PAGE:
On January 28, 2012, the United States, Canada and many other countries celebrated Data Privacy Day. This is a recognition that people, businesses and governments need to be aware of data privacy and how to protect it. Last October, the US government marked the eighth annual National Cyber Security Awareness Month sponsored by the Department of Homeland Security. That event helped educate people on the importance of internet security. The two events go hand in hand.
Data Privacy Day is an annual international celebration designed to promote awareness about privacy and education about best privacy practices. It began in the US and Canada in January 2008, as an extension of the Data Protection Day celebration that started in Europe in 2007. In the US, the House and Senate passed resolutions recognizing January 28 as National Data Privacy Day.
January 28th also commemorates the signing of Convention 108, the first legally binding international treaty dealing with privacy and data protection, which recognizes an individual’s right to protection of personal information as a fundamental freedom.
With the announcement last week of Google’s proposed change in its privacy policies, it’s a good time for individuals and businesses to think about who is collecting information from us and what they are doing with it. Just about everything we are and do is captured and stored somewhere. Our identities, locations, actions, purchases, associations, movements, and histories are sitting in databases and servers all over the world. If any of this information is sitting on a public server, Google, Bing and other search engines have crawled, catalogued and stored it so that anyone can access it.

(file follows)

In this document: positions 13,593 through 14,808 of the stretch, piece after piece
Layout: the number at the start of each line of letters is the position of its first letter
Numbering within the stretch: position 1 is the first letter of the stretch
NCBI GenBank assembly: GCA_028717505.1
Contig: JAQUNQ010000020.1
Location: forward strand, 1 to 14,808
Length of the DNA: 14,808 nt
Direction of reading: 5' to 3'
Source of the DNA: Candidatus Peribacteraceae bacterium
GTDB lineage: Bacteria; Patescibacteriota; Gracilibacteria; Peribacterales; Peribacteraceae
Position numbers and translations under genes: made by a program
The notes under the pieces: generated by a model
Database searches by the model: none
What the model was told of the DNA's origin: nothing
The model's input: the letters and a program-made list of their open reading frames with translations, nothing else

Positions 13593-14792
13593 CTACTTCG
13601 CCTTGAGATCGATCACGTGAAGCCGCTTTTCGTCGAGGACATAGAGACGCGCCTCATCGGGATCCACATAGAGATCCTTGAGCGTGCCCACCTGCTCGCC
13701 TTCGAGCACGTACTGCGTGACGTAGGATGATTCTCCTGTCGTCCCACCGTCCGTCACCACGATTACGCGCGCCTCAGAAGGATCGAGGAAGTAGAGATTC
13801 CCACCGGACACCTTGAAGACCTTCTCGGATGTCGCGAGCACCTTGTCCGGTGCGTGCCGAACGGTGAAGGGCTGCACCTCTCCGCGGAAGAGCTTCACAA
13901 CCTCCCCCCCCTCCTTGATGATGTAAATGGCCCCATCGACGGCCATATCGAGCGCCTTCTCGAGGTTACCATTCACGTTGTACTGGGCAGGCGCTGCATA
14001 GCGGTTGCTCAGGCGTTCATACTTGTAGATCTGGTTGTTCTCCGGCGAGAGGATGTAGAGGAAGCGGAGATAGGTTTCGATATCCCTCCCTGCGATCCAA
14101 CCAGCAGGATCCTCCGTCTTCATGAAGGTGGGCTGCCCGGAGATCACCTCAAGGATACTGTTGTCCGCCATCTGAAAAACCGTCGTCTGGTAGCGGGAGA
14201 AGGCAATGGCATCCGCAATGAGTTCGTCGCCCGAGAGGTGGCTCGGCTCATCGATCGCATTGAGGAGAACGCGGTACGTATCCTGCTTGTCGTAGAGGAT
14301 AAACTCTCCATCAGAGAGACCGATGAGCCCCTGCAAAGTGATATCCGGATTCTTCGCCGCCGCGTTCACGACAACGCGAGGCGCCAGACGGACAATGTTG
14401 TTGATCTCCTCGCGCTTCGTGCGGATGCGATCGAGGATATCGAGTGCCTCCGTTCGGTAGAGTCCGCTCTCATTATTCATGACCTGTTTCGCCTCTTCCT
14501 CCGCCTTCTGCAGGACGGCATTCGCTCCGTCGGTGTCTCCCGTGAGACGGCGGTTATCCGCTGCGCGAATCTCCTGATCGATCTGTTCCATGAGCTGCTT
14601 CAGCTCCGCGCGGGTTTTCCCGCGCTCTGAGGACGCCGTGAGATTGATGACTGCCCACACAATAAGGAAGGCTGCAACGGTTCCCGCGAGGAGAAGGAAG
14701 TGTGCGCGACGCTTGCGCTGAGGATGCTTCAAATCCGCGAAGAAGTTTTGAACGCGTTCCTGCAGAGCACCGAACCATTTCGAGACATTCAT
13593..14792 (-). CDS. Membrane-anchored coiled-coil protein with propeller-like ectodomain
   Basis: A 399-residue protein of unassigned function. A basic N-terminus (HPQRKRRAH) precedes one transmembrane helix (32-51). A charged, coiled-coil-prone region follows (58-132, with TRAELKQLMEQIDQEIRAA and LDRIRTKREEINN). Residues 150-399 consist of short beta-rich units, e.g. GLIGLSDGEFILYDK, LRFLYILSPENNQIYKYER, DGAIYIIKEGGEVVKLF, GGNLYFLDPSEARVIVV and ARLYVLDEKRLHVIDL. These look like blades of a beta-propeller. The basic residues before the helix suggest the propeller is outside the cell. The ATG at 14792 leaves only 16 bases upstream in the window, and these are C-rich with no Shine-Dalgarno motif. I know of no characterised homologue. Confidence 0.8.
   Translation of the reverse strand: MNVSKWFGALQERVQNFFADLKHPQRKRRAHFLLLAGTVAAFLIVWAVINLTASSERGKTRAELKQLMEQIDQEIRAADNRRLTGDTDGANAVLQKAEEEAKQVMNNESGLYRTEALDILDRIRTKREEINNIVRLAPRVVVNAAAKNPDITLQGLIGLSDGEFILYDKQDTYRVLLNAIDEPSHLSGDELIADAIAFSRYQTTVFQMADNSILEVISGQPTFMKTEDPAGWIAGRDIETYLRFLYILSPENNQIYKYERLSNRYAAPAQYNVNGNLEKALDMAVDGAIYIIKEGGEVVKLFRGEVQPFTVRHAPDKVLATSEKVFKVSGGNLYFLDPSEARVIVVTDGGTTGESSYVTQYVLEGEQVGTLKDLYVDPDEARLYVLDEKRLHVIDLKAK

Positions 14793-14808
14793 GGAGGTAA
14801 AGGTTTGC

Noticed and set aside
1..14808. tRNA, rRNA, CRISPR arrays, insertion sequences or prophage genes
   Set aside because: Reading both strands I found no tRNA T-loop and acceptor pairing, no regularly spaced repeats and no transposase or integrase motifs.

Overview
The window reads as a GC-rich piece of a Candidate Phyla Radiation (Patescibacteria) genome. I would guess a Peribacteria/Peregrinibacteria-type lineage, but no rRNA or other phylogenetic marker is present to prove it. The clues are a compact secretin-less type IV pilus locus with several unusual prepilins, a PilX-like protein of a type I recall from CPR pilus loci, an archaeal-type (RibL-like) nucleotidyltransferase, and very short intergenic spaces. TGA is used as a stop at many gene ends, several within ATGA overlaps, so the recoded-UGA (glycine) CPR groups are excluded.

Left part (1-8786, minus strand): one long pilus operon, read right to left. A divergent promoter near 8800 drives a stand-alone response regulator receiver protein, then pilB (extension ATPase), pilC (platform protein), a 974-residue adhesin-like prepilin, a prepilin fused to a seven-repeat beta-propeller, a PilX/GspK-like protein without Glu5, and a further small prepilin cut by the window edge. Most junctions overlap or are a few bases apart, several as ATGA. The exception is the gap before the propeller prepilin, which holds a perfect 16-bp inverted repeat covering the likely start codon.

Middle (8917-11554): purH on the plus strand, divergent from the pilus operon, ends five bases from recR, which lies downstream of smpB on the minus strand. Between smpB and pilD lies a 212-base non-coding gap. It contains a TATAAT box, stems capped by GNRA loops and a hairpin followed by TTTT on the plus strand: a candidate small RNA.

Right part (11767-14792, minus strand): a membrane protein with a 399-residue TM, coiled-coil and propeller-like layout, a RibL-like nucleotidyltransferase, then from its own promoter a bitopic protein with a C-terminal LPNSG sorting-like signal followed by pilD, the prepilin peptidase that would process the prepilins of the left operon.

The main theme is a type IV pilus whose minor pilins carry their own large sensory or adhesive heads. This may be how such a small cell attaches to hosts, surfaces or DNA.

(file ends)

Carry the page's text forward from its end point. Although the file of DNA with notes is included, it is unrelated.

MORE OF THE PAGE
The big questions you should ask are:
- Who is collecting all of this data?
- What are they doing with it?
- Who are they sharing it with?
- How can I protect my information from being misused?
These are not just questions for consumers, but for businesses and governments too. Businesses have to question whether they are complying with laws and regulations requiring consumer privacy protections. They know that customers have to trust them before they will use and pay for products and services. Governments need to enact legislation that protects consumers but doesn’t stifle competition, innovation, progress and growth. Technology is changing constantly and everyone needs to expect that personal information is kept secure and only those who need legitimate access to it, have it.
Here are a few tips on keeping your personal information secure:
- Before you enter your personal information online, decide if what you are getting is worth divulging that data.
- Look at the privacy settings in social networking sites and set them to limit who can access your information.
- Avoid sharing personal information publicly including: your date of birth, home address, phone numbers, social security number, financial information and travel plans.
- Enable a password to access you smart phone and make it a strong one.
- Use location based services with care, making sure you don’t divulge too much about your whereabouts.
- Secure your home Wi-Fi with WPA security and a strong password.
- Think before you text and send email. Remember that a text and an email can be forwarded to anyone.